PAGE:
The UK Data Protection Bill 2017 was published in the last few days. While it makes it clear that GDPR will be implemented by the UK despite Brexit, it seems to have done nothing to allay fears about the complex application of GDPR.
Is it a sign of things to come here? The fear mongering here continues! The Irish Independent recently reported that:
According to the results of a recent study commissioned by DataSolutions, 23pc of businesses here said they would be forced to close if found to be non compliant and subject to these financial penalties.
While this may be the case, in my view this is only going to happen if those businesses have serious compliance issues anyway. Most businesses I have spoken to are not aware of their obligations under the current data protection scheme let alone worrying about GDPR.
It's really important that the average business does not get bogged down in trying to interpret every small nuance of GDPR. It's application has not been tested and it will take time to fully appreciate how the Commissioner will interpret and apply the GDPR.
However, what is very clear is that doing nothing is the worst approach. There are some basic steps that your organisation needs to take to start your GDPR journey. I must stress that word 'journey'. GDPR is on ongoing journey. So even if you are not compliant by 25 May 2018 you still need to keep progressing your compliance journey.
Start simple. Make your staff aware of their obligations. Then look at the personal data you hold, why, and where it comes from. Document this 'data life cycle' From there you can build out on other items such as the basis on which it can be processed, how long it is retained for and the security that needs to be applied to it.
You can then start to look at supplier and third party contracts and put a data retention schedule in place. Throughout this you can document any potential areas of concern and document your plan to mitigate those risks.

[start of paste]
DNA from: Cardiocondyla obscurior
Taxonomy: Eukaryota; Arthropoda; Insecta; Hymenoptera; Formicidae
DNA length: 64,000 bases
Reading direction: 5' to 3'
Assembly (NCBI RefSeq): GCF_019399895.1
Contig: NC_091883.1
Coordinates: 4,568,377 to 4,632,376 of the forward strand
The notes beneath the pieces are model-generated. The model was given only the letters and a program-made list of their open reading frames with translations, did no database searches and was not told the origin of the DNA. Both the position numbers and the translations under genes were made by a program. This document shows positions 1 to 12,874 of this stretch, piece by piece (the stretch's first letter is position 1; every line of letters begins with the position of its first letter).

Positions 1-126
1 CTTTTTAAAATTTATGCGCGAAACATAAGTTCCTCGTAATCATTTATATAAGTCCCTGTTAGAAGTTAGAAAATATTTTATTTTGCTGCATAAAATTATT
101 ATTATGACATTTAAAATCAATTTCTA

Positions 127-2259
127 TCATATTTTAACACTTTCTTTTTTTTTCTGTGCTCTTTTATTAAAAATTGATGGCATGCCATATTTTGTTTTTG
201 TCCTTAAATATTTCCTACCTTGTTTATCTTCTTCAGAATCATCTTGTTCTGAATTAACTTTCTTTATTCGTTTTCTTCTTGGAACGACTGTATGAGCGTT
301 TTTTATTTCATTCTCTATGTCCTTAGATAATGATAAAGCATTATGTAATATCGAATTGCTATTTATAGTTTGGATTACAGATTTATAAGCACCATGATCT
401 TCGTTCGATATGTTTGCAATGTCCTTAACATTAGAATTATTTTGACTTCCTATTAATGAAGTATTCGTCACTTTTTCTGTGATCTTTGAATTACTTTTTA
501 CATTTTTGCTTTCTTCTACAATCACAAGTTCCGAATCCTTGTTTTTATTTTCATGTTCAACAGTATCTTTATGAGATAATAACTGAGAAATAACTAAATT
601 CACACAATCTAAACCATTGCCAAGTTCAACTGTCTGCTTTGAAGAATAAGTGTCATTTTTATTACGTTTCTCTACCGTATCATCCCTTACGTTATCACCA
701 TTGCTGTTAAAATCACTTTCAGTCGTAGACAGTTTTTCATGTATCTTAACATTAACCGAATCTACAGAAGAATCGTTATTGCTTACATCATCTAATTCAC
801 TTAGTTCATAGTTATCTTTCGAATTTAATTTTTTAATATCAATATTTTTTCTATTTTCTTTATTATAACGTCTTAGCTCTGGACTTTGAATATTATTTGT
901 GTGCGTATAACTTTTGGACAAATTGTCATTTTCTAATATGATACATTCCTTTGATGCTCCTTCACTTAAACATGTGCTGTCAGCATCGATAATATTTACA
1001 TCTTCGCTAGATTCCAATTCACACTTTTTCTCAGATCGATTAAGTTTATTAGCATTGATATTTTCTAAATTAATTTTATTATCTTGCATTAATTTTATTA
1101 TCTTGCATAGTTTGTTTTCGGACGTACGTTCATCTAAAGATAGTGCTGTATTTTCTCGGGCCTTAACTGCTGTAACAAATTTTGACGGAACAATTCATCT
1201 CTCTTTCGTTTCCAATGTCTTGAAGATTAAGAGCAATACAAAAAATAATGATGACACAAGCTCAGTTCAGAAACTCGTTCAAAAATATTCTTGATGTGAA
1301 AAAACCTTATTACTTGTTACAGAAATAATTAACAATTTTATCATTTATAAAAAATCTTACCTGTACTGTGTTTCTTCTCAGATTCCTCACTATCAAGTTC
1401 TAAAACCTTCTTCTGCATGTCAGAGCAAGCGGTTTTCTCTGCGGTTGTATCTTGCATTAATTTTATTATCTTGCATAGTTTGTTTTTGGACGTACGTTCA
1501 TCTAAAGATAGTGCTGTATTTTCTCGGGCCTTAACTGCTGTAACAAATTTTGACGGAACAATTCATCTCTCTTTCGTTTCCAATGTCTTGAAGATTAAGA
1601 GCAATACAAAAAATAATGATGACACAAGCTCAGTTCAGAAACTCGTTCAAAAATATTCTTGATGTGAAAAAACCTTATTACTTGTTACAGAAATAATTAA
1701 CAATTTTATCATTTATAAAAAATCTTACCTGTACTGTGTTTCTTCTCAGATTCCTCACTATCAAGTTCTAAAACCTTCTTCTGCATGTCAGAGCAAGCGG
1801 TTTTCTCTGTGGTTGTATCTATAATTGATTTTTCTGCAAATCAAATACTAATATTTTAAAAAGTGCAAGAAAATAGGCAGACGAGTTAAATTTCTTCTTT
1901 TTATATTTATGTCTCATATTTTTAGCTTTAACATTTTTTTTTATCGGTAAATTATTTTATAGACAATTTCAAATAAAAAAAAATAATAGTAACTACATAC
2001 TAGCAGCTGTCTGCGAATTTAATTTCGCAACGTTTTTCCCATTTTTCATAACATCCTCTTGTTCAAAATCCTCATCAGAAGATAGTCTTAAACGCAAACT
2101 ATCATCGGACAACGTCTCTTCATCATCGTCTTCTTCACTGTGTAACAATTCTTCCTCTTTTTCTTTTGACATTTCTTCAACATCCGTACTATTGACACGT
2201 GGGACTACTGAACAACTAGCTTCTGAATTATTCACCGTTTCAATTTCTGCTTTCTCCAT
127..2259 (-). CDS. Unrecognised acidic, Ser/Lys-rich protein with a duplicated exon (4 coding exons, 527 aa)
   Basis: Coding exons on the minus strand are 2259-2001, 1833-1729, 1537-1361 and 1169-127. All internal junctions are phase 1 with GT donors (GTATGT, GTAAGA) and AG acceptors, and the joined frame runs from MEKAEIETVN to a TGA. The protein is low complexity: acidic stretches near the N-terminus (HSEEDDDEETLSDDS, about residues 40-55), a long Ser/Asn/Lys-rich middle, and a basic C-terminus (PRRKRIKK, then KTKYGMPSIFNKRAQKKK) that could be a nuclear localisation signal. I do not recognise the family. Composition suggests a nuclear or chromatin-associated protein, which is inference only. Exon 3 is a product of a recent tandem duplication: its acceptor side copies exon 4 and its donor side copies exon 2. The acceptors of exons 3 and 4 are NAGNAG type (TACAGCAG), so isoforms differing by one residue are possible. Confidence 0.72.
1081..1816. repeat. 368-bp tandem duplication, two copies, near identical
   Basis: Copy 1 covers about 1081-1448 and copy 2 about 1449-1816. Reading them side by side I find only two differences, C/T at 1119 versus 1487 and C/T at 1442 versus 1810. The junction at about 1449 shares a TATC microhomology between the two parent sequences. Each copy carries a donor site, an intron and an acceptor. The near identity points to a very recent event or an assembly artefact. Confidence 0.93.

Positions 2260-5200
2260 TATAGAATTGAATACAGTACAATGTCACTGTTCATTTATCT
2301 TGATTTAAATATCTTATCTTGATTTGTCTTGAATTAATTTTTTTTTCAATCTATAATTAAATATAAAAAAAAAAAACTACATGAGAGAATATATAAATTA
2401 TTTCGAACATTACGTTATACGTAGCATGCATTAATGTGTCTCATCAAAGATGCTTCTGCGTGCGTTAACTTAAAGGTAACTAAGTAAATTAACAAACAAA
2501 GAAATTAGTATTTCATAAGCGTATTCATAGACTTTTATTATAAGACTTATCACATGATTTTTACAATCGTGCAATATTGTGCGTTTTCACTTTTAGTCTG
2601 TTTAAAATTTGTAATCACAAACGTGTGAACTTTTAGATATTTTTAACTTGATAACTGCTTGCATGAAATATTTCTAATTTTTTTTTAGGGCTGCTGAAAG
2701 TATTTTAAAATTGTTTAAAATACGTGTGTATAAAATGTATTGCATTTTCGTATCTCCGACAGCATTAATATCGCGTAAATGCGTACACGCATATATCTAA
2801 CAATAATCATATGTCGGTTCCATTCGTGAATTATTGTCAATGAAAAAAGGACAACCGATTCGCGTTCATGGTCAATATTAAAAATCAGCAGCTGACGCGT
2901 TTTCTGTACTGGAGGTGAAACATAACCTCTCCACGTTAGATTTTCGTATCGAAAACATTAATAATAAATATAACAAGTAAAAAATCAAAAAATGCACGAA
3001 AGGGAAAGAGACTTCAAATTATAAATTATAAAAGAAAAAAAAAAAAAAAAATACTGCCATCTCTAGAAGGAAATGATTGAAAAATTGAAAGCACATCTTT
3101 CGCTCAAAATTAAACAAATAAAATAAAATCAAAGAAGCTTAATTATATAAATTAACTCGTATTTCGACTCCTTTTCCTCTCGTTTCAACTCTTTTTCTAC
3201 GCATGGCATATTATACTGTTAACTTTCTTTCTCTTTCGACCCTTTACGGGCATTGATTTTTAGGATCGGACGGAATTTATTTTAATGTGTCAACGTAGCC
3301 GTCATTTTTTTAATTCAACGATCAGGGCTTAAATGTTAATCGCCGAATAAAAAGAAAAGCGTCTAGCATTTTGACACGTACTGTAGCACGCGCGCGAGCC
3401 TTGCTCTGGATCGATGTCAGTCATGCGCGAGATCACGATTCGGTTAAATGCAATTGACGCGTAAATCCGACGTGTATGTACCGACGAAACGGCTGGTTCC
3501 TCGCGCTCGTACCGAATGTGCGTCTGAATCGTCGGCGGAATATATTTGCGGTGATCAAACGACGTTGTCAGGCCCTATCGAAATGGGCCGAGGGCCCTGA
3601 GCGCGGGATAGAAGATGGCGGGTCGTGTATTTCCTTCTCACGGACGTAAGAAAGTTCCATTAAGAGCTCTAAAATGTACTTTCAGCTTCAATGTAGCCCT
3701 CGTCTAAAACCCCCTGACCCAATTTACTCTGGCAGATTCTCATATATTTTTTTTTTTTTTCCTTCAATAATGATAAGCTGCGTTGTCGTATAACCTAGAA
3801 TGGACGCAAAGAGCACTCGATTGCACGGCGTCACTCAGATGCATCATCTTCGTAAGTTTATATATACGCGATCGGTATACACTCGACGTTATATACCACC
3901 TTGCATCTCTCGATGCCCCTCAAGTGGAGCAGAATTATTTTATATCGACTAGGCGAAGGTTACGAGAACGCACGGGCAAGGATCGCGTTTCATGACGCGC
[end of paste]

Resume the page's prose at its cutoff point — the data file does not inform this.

A data access request process and a breach notification procedure will also take you far in terms of compliance. A lot can be achieved by simply getting started.
If you need advice on data protection and GDPR compliance please contact a member of our Employment Law & Data Protection Team:
Disclaimer:This article is for guidance purposes only. It does not constitute legal or professional advice. No liability is accepted by Leman Solicitors for any action taken or not taken in reliance on the information set out in this publication. Professional or legal advice should be obtained before taking or refraining from any action as a result of the contents of this publication. Any and all information is subject to change.
Much of the text aims to implement the European Union’s General Data Protection Regulation, which comes into force in May 2018; confirming for the Nth time that businesses can’t rely on the idea that Brexit will get them out of complying. As Neil Brown, tech lawyer at decoded:Legal, put it: “The message seems clear: irrespective of Brexit, the GDPR is here to stay, so you may as well get on and implement it, and do it well.” On top of this, there are some added extras in the UK’s bill - such as new criminal offences related to dodgy data dealings - as well as some exemptions and derogations, which are to be expected when a member state implements an EU regulation.